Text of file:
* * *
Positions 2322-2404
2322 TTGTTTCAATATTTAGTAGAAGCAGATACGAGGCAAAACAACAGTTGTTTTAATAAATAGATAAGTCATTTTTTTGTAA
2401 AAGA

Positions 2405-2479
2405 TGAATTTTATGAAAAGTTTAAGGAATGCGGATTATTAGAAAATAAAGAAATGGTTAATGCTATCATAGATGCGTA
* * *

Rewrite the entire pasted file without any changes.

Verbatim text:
Positions 2322-2404
2322 TTGTTTCAATATTTAGTAGAAGCAGATACGAGGCAAAACAACAGTTGTTTTAATAAATAGATAAGTCATTTTTTTGTAA
2401 AAGA

Positions 2405-2479
2405 TGAATTTTATGAAAAGTTTAAGGAATGCGGATTATTAGAAAATAAAGAAATGGTTAATGCTATCATAGATGCGTA